For fifty years or so before the first U.S. dollars were coined (by the U.S. Mint), the most widely accepted dollar-size coin circulating in the American Colonies was the Spanish-American “pillar dollar”, or “piece of eight”. It was valued at 8 reales. And even after the mint began producing dollars in 1794, Spanish-American coinage continued to be legal tender in the United States for over sixty years... that is, until 1857. Therefore an eight reale piece like this one, struck in Mexico in 1775, would have made the rounds in the American Colonies, and later would have circulated freely, equivalent to one U.S. Dollar, in the United States of America.
But what has happened to this particular piece? First, it was struck slightly off-center to about 7:30 o’clock. Then it flipped over and was struck a second time, about 75% off-center to 7:00. However, during the second strike it was sandwiched between the obverse die on one side, and the obverse of an already struck coin on the other. This produced a partial brockage (indent of the the obverse of an already struck coin) on the obverse of our coin, and a clear flip-over, double-strike on the reverse. The 1775 date is indicated by the “75” that shows from the second strike on the reverse.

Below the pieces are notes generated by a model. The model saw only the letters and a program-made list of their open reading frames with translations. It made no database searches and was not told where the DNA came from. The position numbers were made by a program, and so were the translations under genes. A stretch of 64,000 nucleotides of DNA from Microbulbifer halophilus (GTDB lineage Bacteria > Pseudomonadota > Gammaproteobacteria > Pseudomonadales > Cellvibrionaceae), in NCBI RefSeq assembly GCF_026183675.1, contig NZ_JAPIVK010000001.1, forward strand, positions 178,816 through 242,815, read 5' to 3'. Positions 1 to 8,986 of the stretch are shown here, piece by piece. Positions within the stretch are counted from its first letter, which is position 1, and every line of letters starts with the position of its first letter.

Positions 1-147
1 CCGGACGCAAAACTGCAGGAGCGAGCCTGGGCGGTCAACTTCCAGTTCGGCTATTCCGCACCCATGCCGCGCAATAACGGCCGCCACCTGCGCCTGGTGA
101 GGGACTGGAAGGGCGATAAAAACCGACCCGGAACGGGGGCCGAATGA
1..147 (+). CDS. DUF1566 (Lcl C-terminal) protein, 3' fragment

These four error features are then as follows: off-center, flip-over, double-strike and partial brockage. Come to think of it, maybe this particular coin wouldn’t have been so readily accepted in the American Colonies.